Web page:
Anticipating the dead

A funeral director’s job is tough, but it’s all part of the territory

There are 17 caskets kept in the selection room at Robert J. Reid & Sons funeral home at Barrie and Johnson Streets.
There are 17 caskets kept in the selection room at Robert J. Reid & Sons funeral home at Barrie and Johnson Streets.
Robert J. Reid & Sons was founded in 1901.
Robert J. Reid & Sons was founded in 1901.
The chapel seats up to 200 people.
The chapel seats up to 200 people.

Tim Bailey wants to break down sometimes, but he knows he can’t.

It’s the nature of his business. As a funeral home director, Bailey is the one that families must turn to when they can’t keep it together.

Outside of Robert J. Reid & Sons Funeral Home, Bailey looks like any other man in his late 30s. He’s the one who helps plan funerals from the embalming to the burial.

As our interview moves on, he becomes friendly and open, but you can tell he’s guarded with his first few answers. Maybe it’s not often that he talks about his work this way.

Throughout the interview, I make mental notes about who he is, what he’s like. I think that it’ll help me figure out what it takes to work in the funeral business, not that I’ve ever wanted to go into it myself.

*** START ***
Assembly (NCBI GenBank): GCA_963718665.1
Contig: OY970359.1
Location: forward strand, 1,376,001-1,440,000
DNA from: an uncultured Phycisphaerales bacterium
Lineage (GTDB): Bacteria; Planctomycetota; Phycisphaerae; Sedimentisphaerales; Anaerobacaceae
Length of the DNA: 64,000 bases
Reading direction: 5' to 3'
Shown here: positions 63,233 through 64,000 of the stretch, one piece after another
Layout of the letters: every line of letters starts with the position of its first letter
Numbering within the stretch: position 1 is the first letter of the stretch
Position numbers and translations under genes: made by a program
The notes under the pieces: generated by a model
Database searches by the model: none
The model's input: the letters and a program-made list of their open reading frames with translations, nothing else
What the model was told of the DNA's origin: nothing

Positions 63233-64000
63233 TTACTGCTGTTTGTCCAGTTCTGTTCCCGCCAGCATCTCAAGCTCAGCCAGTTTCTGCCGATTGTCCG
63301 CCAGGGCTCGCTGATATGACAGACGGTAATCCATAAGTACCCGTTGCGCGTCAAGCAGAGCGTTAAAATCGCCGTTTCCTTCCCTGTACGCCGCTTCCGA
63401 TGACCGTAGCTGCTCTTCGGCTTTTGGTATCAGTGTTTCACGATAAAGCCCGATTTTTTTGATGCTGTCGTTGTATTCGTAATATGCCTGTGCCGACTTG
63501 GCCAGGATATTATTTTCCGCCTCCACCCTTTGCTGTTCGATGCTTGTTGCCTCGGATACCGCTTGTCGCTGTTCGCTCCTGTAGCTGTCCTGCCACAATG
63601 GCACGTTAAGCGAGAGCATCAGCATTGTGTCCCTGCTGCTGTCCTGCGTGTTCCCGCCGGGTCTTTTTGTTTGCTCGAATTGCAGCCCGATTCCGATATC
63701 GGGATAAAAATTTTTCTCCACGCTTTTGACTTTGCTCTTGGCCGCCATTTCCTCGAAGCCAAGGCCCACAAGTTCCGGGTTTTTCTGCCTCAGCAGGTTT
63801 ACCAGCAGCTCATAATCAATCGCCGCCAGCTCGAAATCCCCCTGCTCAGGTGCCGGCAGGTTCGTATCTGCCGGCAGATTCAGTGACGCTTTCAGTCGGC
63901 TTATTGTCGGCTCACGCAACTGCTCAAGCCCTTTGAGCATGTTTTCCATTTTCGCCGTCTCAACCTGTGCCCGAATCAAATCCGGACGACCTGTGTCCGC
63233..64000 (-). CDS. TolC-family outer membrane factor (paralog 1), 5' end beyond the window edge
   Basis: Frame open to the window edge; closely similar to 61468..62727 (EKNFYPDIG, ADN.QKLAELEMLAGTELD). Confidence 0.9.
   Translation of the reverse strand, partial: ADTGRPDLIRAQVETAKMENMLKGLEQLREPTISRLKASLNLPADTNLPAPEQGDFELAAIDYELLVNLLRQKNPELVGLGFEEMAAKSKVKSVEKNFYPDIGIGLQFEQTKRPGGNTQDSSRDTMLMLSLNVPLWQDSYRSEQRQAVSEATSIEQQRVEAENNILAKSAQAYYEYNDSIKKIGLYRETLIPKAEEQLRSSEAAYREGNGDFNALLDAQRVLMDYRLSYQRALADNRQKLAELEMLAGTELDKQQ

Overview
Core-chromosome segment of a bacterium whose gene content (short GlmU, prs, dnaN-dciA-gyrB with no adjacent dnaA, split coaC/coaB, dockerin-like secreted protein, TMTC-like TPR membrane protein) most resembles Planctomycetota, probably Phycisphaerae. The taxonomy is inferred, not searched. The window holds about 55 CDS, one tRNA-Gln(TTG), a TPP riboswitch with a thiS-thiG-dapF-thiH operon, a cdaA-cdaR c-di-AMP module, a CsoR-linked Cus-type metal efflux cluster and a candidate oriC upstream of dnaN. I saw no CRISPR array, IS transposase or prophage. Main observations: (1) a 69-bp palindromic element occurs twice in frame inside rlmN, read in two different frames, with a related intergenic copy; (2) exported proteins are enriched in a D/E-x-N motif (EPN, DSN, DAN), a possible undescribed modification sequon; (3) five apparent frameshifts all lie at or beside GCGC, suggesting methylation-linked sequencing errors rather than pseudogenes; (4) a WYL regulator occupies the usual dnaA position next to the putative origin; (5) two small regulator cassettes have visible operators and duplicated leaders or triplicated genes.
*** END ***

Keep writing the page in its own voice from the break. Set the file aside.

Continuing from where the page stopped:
When I go home, I find myself jotting down recollections from our time together. I title it “Things To Know About Tim,” and it consists of arbitrary observations like how he’s tired of the smell of flowers, has two sons and has never seen HBO’s Six Feet Under.

Bailey’s spent the entirety of his career within the walls of the surprisingly-large house.

Founded in 1901, Robert J. Reid & Sons sits on the corner of Barrie and Johnson Streets. Formerly entirely family-owned, it once used to occupy a space on Princess St., now taken by the Gap.

It’s an inconspicuous building, with a memorial bench and a fountain outside. On a Tuesday morning, the corner’s as quiet as the inside of the funeral home.

But it could all change with a phone call.

“You never know until you pick the phone up,” Bailey said. “You never know what the journey is of the family — if they’ve been sitting bedside for days or if they got a call at two in the morning that their mother’s passed away.”

Bailey offers me coffee almost as soon as I meet him; being friendly seems to be one of his natural talents.